Proteomic identification of muscle-associated biomarkers of amyotrophic lateral sclerosis using the wobbler mouse model of primary motor neuronopathy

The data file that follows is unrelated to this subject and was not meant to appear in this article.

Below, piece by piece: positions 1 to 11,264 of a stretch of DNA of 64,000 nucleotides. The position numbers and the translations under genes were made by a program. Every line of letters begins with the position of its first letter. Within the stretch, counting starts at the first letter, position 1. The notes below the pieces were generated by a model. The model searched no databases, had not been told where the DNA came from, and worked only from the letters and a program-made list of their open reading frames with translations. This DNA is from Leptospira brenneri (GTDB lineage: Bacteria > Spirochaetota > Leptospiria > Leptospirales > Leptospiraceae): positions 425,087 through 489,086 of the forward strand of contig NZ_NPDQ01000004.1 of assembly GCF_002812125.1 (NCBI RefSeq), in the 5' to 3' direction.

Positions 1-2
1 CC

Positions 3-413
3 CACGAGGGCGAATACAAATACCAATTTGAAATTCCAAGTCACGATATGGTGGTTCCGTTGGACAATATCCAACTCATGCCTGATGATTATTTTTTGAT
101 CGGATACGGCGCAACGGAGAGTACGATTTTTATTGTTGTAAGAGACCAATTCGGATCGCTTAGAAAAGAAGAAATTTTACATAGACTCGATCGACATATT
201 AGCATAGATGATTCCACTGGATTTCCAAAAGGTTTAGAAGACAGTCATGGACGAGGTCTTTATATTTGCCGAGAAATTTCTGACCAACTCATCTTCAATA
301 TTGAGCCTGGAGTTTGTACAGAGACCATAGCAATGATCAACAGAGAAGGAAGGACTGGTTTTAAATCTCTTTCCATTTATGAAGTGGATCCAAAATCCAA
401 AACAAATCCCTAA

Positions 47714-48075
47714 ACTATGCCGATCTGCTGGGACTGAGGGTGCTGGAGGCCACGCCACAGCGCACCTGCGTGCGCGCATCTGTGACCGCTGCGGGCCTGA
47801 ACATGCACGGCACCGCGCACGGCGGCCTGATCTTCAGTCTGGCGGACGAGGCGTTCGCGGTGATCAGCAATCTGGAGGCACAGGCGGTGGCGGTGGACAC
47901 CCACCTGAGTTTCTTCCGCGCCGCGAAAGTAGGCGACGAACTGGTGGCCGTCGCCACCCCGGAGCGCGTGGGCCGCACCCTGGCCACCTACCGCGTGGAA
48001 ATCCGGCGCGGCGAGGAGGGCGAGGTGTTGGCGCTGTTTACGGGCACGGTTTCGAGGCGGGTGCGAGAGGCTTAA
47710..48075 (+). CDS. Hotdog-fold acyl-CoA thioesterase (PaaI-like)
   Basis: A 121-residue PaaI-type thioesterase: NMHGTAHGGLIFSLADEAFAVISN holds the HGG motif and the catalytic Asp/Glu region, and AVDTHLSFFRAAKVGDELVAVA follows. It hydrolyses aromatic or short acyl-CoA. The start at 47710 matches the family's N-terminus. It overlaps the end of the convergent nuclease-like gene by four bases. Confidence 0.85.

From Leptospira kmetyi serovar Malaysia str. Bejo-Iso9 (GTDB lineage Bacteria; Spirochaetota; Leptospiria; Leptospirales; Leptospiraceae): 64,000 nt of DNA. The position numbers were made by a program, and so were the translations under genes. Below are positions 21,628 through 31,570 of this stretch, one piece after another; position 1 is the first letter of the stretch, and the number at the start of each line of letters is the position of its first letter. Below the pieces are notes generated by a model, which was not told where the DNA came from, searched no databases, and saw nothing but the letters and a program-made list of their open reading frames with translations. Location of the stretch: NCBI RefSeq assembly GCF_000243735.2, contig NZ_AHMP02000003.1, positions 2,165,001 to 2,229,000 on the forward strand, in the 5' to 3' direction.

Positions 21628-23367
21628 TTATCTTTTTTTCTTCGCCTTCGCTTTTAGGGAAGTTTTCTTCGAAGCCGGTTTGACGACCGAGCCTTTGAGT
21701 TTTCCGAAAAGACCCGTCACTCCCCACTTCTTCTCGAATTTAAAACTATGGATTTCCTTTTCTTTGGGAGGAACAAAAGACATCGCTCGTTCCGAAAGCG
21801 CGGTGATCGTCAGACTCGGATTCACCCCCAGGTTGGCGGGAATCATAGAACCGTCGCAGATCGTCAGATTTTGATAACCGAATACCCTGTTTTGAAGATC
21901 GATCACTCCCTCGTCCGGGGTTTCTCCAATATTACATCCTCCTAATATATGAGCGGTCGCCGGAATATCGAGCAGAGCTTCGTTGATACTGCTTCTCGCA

Motor neuron disease is a major group of inherited or spontaneous disorders that are associated with muscular atrophy. Recently, muscle preparations from the genetic wobbler mouse model of primary motor neuronopathy have been analyzed by mass spectrometry-based proteomics. The progressive degeneration of individual motor neurons was shown to cause complex alterations in the concentration or isoform expression pattern of muscle proteins involved in the excitation-contraction-relaxation cycle, the cytoskeleton, ion handling, cellular signaling, the stress response and energy metabolism. In this article, we compare the panel of potential new muscle-associated biomarkers that have been obtained by two different, but complementary, bioanalytical approaches, i.e. label-free mass spectrometric analysis versus fluorescence two-dimensional difference-in gel electrophoresis. The complex disease-associated changes in the muscle proteome are considerably different to the more unilateral skeletal muscle transitions observed in experimentally denervated fibers or disuse-related muscular atrophy. The apparent subtype-specific vulnerability of neuromuscular synapses and compensatory mechanisms of fiber type shifting in motor neuron disease is discussed, and contrasted to other forms of muscular atrophy.